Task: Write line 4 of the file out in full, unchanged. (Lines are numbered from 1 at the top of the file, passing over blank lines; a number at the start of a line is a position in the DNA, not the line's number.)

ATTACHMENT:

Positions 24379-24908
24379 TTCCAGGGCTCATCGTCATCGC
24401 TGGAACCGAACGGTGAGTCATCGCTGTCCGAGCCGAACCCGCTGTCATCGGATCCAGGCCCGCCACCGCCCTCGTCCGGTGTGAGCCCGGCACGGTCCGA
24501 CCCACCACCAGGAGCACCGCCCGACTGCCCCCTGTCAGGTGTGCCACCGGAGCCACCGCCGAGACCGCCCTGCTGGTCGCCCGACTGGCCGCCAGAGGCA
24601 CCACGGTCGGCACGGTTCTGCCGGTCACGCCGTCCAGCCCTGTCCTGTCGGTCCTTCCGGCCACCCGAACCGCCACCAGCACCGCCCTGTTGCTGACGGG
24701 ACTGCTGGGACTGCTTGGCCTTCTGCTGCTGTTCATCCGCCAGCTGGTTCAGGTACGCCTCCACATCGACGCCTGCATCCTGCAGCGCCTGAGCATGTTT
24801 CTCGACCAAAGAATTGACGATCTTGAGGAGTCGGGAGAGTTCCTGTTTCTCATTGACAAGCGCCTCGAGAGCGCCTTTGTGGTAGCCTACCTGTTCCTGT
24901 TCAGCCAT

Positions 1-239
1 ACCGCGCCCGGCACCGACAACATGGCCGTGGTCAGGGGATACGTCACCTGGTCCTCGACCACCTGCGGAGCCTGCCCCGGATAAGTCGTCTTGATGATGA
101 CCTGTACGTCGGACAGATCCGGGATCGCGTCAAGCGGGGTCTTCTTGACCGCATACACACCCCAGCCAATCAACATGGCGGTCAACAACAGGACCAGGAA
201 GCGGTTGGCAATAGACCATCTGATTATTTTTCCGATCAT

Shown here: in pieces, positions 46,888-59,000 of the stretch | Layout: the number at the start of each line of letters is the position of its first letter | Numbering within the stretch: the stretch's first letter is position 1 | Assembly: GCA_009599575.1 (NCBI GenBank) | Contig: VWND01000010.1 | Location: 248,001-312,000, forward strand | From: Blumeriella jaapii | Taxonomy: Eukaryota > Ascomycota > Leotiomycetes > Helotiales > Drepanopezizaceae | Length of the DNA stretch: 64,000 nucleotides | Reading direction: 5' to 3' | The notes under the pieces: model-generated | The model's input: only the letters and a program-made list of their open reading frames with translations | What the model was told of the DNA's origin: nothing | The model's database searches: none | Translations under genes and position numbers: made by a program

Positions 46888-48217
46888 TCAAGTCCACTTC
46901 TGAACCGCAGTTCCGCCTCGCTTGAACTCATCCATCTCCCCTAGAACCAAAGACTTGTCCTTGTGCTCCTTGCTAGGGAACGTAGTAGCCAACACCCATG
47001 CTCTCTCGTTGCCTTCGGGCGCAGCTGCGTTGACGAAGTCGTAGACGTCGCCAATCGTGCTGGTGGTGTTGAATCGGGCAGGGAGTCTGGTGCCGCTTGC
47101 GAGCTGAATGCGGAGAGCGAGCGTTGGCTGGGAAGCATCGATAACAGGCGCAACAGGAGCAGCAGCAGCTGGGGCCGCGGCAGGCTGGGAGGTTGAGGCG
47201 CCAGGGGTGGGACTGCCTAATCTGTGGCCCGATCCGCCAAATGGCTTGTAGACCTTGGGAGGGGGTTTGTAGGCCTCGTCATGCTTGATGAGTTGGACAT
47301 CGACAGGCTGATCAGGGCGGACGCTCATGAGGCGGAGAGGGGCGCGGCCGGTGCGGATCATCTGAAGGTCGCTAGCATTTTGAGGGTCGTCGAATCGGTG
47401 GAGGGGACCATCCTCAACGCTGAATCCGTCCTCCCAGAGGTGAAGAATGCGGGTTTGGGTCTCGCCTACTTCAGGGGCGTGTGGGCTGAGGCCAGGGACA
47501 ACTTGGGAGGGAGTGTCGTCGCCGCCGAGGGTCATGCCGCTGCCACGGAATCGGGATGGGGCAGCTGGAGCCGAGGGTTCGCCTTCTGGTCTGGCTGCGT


24501 CCCACCACCAGGAGCACCGCCCGACTGCCCCCTGTCAGGTGTGCCACCGGAGCCACCGCCGAGACCGCCCTGCTGGTCGCCCGACTGGCCGCCAGAGGCA